Straker sighed with quiet regret, remembering his own childhood. He sat up, brushing sand off his arms and wrapping his hands around his knees. Memories flooded back. The arguments, the shouting, the accusations, all those hateful recollections of a tainted childhood. He lowered his head, his eyes stinging with the brilliant flashes of sunlight that reflected off the water.

The sphere was silent. Nothing needed to be said. She knew. She had known for years, ever since that first meeting, ever since he had sat beside a small grey bauble in the sand and risked all by talking to her, by telling her, by revealing the utter misery of being a ten year old.

‘But it does matter. If I was older, then…..,’ he hissed back in anger, then fell silent as he realised that maybe he had said too much, had opened the floodgates and that everything would come out. Everything. His teeth tore at a loose hangnail and he bit the small flap of skin away, leaving a tiny droplet of blood on the edge of the ugly damaged nail.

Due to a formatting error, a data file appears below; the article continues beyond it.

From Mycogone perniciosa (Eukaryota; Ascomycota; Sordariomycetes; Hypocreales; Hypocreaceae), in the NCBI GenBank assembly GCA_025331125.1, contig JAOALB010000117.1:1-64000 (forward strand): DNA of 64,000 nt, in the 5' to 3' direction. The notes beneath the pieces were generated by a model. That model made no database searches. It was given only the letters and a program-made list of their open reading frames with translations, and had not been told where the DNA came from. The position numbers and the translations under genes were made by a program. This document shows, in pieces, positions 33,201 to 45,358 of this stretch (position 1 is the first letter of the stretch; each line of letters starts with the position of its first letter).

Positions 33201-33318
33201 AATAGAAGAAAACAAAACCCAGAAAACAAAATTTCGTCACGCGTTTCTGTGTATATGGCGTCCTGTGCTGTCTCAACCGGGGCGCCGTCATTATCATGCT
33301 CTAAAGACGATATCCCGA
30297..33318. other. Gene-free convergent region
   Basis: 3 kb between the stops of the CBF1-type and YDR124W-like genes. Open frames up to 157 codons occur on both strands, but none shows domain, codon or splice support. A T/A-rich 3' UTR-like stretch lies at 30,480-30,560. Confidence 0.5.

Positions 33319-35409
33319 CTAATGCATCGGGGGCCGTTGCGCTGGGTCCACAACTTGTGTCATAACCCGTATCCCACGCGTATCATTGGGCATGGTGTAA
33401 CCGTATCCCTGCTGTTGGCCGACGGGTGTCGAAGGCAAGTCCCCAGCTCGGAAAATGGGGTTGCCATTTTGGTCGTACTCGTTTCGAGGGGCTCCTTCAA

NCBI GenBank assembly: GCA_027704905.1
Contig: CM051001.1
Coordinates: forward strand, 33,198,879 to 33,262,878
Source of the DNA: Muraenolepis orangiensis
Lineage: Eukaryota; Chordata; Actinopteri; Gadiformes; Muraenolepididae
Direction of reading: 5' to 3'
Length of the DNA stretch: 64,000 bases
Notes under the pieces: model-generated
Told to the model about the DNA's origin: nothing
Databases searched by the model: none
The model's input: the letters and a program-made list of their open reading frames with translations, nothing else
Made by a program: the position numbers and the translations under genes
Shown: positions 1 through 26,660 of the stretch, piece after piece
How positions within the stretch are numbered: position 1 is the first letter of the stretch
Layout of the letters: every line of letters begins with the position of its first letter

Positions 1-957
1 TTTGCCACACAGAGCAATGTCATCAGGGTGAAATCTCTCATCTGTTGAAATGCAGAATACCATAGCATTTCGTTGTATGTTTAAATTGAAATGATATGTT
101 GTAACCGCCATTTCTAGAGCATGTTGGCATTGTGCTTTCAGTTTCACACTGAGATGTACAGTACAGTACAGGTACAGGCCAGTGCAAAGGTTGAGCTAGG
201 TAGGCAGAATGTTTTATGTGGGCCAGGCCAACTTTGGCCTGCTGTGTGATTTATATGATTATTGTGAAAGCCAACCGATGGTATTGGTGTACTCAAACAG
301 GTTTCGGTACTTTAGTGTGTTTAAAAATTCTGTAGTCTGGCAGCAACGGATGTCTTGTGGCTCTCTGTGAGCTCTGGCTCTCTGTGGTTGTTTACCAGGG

‘Why does it matter to you? You will grow older with time As the years pass, so you will age, and mature and become an adult. Why wish for your youth to be over?’

‘Because…….’ and he took a deep shuddering breath and, in a quiet, hesitant voice, began to explain.

He had sat there, thirty years ago and told her. The secrets. His mother, weak, submissive, afraid taking refuge in alcohol. His father, brutish, strong, and too fond of using his fists in order to get his own way. Neither of them particularly interested in him. He was just the proof to the neighbours that they were a ‘happily married couple’. One child. Just the one.